A 2023 research trial looking at 'Hybrid Brown Mustard and Composite Yellow Mustard response to Soil Test Fertility Recommendations' was done across three locations in Saskatchewan last year Swift Current, Indian Head, and Redvers.
Amber Wall, the Assistant Manager with Wheatland Conservation Area, says the ADOPT trial focused on AC Yellow 80 and AC Brown 18 and the addition of zinc and boron based on the soil test recommendations.
She notes they were targeting a 40-bushel-per-acre crop of brown mustard, and 30 bushels per acre for yellow at Indian Head and Redvers, with the targets being 35 and 25 for Swift Current.
In this demonstration, six treatments for each variety were set up with fertilization rates for NPKS ranging from zero to 125 per cent of the recommended fertilizer rate with no other nutrients. While treatments four and five also included the micronutrients, so 100% of the recommended rate of NPKS, plus five pounds per acre of boron, and 5 pounds per acre of zinc in treatment five. Treatment 6 is exceeding the limits, so fertilizing for 125% of the recommended fertilizer rate of NPKS.
She noted the residual nutrients at each site showed low or very low residual nitrogen, with medium phosphorus and sulphur at Swift Current, and even higher sulphur levels at Indian Head and Redvers at almost up to 90 pounds per acre.
The focus of this trial is on zinc and boron, with very low boron and low zinc residual found at Swift Current, Indian Head had high boron and medium zinc, while Redvers had medium boron residual and low zinc.
All sites were seeded in mid to late May, the brown mustard was seeded at 8.4 lbs per acre and yellow at 11.6 lbs per acre.
The zinc and boron products came from Nexus BioAg with the Boron being a granule bore at 15% boron, while the zinc product was a granule with zinc sulfate at 35.5% zinc and 18% sulfur both were side bounded along with the recommended NPCS.
She says the study showed no significant difference between varieties but it did show that mustard will respond to proper micronutrient management.
"The results for Brown 18 at Indian Head and Swift Current did not show a large response to fertility, but the yellow 80 showed an increased emergence in response to both boron and zinc. For Redvers, the addition of zinc showed an obvious increase in plant stand for Brown 18, and the boron elicited a response there as well. Yellow 80 had a slight increase with fertility but not a lot of variability between treatments there. Yield potential was obviously brought down by the lack of moisture at all three sites, so we didn't quite get to those targeted yields. Yields presented here in pounds per acre overall, averaging 1200 lbs per acre or 24 bushels an acre. "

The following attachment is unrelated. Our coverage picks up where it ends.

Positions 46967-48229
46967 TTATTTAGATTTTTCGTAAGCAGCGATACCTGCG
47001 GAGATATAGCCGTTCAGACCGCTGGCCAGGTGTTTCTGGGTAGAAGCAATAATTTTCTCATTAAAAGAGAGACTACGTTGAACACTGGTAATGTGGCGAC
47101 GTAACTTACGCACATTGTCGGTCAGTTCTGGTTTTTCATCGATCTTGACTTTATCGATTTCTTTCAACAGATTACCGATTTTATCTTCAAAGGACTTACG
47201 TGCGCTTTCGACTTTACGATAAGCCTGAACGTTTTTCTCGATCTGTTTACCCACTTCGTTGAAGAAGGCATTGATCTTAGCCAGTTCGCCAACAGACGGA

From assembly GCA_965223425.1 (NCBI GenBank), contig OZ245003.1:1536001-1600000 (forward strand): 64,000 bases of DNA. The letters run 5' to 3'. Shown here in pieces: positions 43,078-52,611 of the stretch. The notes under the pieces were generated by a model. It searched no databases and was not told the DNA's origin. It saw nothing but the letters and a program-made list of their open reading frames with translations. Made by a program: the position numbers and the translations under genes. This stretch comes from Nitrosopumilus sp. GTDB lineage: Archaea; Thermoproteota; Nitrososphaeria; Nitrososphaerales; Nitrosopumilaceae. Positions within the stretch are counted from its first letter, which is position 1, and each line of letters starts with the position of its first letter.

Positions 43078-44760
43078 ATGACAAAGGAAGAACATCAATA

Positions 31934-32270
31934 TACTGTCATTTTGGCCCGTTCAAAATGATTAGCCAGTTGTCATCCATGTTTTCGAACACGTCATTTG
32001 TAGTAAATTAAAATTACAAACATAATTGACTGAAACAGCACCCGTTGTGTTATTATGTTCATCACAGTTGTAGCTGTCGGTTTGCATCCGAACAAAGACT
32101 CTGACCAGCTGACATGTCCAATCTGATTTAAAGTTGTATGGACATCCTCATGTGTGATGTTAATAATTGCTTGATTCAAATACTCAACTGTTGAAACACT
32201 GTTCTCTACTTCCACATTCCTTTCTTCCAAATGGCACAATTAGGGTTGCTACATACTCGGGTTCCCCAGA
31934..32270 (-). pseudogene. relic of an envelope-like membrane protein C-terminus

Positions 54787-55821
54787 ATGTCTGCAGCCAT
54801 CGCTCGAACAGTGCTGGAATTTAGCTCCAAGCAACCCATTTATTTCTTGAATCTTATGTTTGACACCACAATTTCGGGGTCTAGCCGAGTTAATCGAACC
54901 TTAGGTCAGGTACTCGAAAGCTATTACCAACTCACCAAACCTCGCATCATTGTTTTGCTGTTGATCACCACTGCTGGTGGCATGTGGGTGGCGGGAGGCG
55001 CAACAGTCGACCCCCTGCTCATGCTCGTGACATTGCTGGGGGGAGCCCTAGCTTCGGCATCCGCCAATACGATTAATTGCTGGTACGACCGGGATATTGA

Wall points out that when all three sites were averaged together, varieties did not significantly differ, but the yield was different at each site as we expected.
For Swift Current, AC Brown 18, yields ranged from 700 to 1100 pounds per acre, so 14 to 22 bushels an acre. There was no significant difference from 50 to 100 per cent of the recommended fertility response plus boron, but we see a response from the additional zinc and the 125 per cent of additional macronutrients. Yellow 80 yields ranged from 700 to 1200 pounds per acre yield response from both boron and zinc. The addition of boron and zinc yielding higher than the extra macronutrients, the 125% recommended.
Indian Head where we saw the medium and high zinc and boron levels in the residual soil results, there was not as much of a response here other than yellow 80 with a small increase from the zinc treatment compared to the 100% recommended fertilizer rate. Overall more of a response from the increased macronutrients which was expected given the very low nitrogen in the soil tests.
At Redvers, both varieties saw a response to zinc, and similar to Swift Current, it was not significantly different than the 125% recommended fertility rate. Again, knowing residual N was low, we can assume that the response is to nitrogen. Boron residual levels were medium at this site, so not surprising that there wasn't a response there, but the zinc treatment showed a good yield response.
She notes when you average the yield for all three sites, we do see an overall yield response with increased fertility for the most part to zinc and nitrogen, as for boron, it's important to note the organic matter, which for example at our Swift Current site was low.
Organic matter can contribute to low boron availability, but it's also noted in previous research that large yield responses to boron fertilization in Western Canada are rare. For boron in this study, the most notable response was from the yellow mustard at Swift Current, where the soil residual levels were considered very low.
Wall says they also looked at lodging and days to maturity.
Looking at the results for lodging, brown mustard showed slightly higher lodging than yellow 80 and increased with fertility. It was also site specific with Redvers having the highest ratings.
Days to maturity results showed one to two days longer to mature at Indian Head and Redvers on treatments with higher fertility.
Overall, there was a response to zinc in most cases with the exception of the brown mustard at Indian Head and not a strong response to boron, but we did see yellow 80 have a small yield response at Swift Current the only site where residual levels were low.
She says this study demonstrates the importance of soil testing and that mustard will respond to proper micronutrient management.
The mustard trial was one of 70 projects Wheatland Conservation completed in 2023.
Wall detailed the research project at the Saskatchewan Mustard AGM on Friday.